What is Annulment?
As Valentine’s Day approaches, let’s indulge our morbid curiosity by exploring a little-used avenue out of marriage: the annulment. Most of us have a general understanding of its purpose, but why choose annulment over divorce? This article will define annulment more thoroughly and distinguish it from divorce.
What is it?
Annulment is a court order that declares that a marriage was either void from the start or voidable due to evidence that is presented. In that sense, it differs from divorce because while a divorce ends a valid marriage, an annulment recognizes a marriage as being invalid in someway and, therefore, no longer existing in the eye of the law.
Void marriages are those that are not recognized under the law. A bigamous marriage is void because the law does not allow a married person to enter into another marriage at the same time. Underage and incestuous marriages also fall into this category. Void marriages are not recognized under the law, and so the parties do not technically need a court order to dissolve the marriage, but they can choose to ask a court to annul the marriage if they wish to create a record of its nullity.
Voidable marriages are those that would otherwise be recognized by law, but specific circumstances entitle a party to have the marriage declared invalid. These circumstances include fraud, duress, incompetence, and impotence. Courts have also agreed to invalidate marriages that take advantage of ignorance of relevant facts. Relevant facts include a spouse’s felony record, previous prostitution career, fathering or bearing a child of a third person within the ten months of marriage, or having a felony conviction. There is a two-year deadline for filing suit for annulment on the basis of most of the grounds for voiding a marriage. Your right to a remedy may also be waived if you continue to live with your spouse after learning a fact that would render the marriage voidable.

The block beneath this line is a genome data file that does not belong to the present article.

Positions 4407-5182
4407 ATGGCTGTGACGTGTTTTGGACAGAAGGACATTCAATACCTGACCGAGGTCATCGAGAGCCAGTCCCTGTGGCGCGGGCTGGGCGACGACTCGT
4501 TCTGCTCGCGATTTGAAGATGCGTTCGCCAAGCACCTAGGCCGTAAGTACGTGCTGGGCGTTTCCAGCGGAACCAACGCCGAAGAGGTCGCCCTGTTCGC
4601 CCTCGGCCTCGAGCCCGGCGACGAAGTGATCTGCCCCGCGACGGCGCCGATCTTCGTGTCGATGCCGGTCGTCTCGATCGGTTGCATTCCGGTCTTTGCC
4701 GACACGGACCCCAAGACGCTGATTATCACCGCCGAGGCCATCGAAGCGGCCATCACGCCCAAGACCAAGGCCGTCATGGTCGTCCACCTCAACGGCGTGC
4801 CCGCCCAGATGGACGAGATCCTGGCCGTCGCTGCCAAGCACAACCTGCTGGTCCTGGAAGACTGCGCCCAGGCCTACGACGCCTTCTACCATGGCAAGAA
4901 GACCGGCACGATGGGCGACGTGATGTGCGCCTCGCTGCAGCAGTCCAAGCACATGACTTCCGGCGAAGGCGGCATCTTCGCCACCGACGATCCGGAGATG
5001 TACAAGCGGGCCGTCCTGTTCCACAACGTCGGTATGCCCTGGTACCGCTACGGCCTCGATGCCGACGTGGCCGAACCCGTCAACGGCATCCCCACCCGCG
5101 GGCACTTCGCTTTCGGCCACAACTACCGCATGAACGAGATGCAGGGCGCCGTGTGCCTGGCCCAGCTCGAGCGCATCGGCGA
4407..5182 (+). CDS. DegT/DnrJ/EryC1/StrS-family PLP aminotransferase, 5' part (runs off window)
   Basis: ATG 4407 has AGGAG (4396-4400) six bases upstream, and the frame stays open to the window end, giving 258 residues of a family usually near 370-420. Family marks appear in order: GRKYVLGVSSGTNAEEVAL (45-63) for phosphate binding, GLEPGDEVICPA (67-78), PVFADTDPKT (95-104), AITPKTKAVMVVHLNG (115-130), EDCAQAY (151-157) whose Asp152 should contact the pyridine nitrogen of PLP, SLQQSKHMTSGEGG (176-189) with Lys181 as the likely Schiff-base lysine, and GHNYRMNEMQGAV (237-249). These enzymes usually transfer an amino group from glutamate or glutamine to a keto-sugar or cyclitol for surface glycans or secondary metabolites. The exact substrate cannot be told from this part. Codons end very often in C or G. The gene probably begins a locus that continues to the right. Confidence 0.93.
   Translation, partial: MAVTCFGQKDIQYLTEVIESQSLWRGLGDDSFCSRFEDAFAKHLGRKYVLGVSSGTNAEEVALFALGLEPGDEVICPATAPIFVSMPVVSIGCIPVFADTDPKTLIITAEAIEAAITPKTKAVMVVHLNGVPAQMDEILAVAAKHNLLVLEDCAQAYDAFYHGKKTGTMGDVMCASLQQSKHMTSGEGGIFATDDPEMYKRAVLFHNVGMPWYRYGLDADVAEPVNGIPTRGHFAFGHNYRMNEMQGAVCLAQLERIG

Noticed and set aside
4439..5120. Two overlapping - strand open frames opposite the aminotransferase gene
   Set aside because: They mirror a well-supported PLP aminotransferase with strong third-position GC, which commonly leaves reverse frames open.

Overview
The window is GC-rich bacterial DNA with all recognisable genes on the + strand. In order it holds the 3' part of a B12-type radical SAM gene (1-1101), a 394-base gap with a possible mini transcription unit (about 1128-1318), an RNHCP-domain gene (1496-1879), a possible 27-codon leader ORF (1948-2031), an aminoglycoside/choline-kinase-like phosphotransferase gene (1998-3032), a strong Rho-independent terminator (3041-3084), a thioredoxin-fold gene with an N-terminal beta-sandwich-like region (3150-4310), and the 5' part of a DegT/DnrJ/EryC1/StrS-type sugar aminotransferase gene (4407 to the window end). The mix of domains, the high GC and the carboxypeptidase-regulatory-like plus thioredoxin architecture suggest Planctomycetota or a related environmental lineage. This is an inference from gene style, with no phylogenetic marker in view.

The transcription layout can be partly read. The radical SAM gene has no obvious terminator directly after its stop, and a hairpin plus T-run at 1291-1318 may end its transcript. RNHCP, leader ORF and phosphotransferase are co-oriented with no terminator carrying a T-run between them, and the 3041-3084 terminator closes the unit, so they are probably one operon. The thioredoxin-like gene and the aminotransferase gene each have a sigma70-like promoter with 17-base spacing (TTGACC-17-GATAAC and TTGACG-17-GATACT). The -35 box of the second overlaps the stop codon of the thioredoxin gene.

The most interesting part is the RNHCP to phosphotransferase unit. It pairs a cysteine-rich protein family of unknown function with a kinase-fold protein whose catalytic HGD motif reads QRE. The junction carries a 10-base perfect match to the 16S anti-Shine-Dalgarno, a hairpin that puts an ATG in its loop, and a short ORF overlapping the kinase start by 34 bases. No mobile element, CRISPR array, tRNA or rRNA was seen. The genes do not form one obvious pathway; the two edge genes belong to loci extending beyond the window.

Annulment may be the right choice for a couple who cannot divorce because of the parties’ religious or moral objections. A court that orders annulment may also resolve child custody, visitation, and support matters. In a marriage in which no children were born, annulment allows both former spouses to go on with their lives as though the marriage never happened. After an annulment, both parties may marry other people. Neither party has any financial obligation to the other.
Annulment is not a good option when there are financial or property matters to resolve at the end of a marriage. An annulled marriage no longer exists in the eyes of the law. Therefore, rights to support or property division that are created in marriage no longer exist either. Parties to an annulment may not seek equitable division of property or spousal support. If you need spousal support, or if your spouse will not agree on how to divide the property, you will need to pursue a divorce.
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If you are considering annulment or divorce, don’t go it alone. Contact us for answers to your questions and quality advice tailored to your specific situation.